A president, more than anyone else in politics, has the power to change the subject. President Clinton demonstrated that truism last week when he cut short the firestorm over his Monica Lewinsky testimony and speech by ordering cruise-missile attacks on suspected terrorist facilities in Afghanistan and Sudan.
His actions shifted the focus from his personal behavior to an external threat on which leaders of both parties and the vast majority of the American people supported Clinton's decision.
Without questioning his motives -- and I do not -- the sequence of events from Monday to Thursday of last week proved why it is almost always a mistake to discount the survival powers of a president. Even when his credibility has been badly damaged, as Clinton's clearly has been, there are circumstances he can contrive or exploit that almost compel people to support him.
Those often involve mobilization of public opinion against an unpopular foe -- as Clinton did last week in striking against Osama bin Laden, the man American authorities blame for the bombing of two U.S. embassies in Africa.
But the fights do not have to be international. A good domestic row can serve the same purpose, and an opposition party-controlled Congress is always a tempting target. In the 50 years since Harry Truman triumphed at the expense of the "good-for-nothing, do-nothing 80th Congress," his example never has been forgotten.
About two hours before Clinton announced the retaliatory strikes, I was sitting in a restaurant in this old, industrial town outside Chicago with Rep. Jerry Weller, the president of the famous Republican House class of 1994. Like all his colleagues, he is acutely conscious that a shift of only 11 seats this November could cost them their majority.
Musing on the fallout from the Lewinsky scandal, Weller said: "I wonder if this will cause the president to take greater risks, to challenge Congress, to use his veto power to force a shutdown of government and divert the voters from his own problems. He might pick a couple popular issues and try to rally support for himself."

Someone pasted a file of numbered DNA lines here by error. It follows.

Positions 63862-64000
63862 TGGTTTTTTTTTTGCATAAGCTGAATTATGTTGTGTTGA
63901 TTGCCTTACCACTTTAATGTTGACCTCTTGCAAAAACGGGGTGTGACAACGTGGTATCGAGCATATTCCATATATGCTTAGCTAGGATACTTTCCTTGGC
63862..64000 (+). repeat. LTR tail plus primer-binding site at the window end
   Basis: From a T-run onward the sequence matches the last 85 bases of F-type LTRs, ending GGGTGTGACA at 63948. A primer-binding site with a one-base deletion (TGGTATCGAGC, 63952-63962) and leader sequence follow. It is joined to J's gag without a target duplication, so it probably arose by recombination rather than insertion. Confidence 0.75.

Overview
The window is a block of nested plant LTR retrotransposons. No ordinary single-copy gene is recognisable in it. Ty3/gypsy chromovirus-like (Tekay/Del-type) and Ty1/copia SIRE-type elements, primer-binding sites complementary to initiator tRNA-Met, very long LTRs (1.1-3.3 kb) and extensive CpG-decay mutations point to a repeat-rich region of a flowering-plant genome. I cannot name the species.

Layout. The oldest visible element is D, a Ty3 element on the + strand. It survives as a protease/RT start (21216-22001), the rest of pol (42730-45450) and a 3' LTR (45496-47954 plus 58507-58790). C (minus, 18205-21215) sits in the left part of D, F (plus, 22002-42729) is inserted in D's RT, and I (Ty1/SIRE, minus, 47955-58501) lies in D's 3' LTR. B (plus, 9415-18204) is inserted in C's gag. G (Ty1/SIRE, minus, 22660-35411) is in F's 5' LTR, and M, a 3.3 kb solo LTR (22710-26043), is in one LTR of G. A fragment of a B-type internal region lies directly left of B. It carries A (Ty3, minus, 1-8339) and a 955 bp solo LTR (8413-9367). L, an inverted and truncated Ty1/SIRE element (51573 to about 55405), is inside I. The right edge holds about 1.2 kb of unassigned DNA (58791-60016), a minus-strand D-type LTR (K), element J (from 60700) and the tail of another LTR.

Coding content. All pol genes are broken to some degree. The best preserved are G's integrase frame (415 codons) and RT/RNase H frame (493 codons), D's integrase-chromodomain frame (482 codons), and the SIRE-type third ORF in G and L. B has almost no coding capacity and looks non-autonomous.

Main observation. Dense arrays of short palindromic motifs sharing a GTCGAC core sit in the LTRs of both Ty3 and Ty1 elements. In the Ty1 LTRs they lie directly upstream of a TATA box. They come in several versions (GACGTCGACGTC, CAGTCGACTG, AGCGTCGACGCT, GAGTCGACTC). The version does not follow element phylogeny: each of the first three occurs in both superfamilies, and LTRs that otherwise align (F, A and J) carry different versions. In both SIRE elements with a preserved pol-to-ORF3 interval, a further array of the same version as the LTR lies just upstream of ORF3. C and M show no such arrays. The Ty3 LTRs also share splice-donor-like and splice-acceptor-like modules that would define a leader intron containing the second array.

The scenario on which Weller speculated is hardly new. In the winter of 1995-96, when his job rating was much lower, Clinton forced exactly that kind of governmental crisis. He convinced the public he was fighting to save Medicare from the new GOP majority on Capitol Hill, and saddled the Republicans with blame for the shutdown. It was a key step in his rehabilitation and eventual re-election.
There is no shortage of issues he could use. Almost every appropriations bill now working its way through Congress contains provisions obnoxious to Clinton. Measures that commanded strong popular support when he introduced them in last January's State of the Union Address -- expansion of Medicare, help for school construction, curbs on tobacco -- have been shelved by Congress. He could easily find a pretext for vetoing the bills that would keep the government running beyond the Oct. 1 start of the new fiscal year and demand that Congress stay in Washington, rather than go home to campaign.
The Republican plan to meet this challenge is twofold: Republican National Committee Chairman Jim Nicholson is already airing ads telling voters Clinton will be to blame if the government shuts down. And GOP leaders plan to respond to vetoes of individual appropriations bills by passing a measure to keep all federal departments operating at current levels -- and daring Clinton to reject it.
It could become a high-stakes gamble for both sides. Clinton's job approval is high -- 12 points higher than it was when he went into that 1995 showdown with Congress. But seven in 10 voters in the latest Washington Post-ABC News poll say he is not honest or trustworthy. Would they believe he was fighting for their welfare, not his own survival?
On the other side, the Republican Congress stands far better with the public than it did in November 1995, when the shutdown fight last loomed. Then, 68 percent disapproved of its job performance, while only 27 percent approved. Now, it's 55 percent to 39 percent approval.
Add in the uncertainty over the timing and contents of independent counsel Kenneth Starr's report to Congress, and you have the makings of high drama this autumn.
Washington Post Writers Group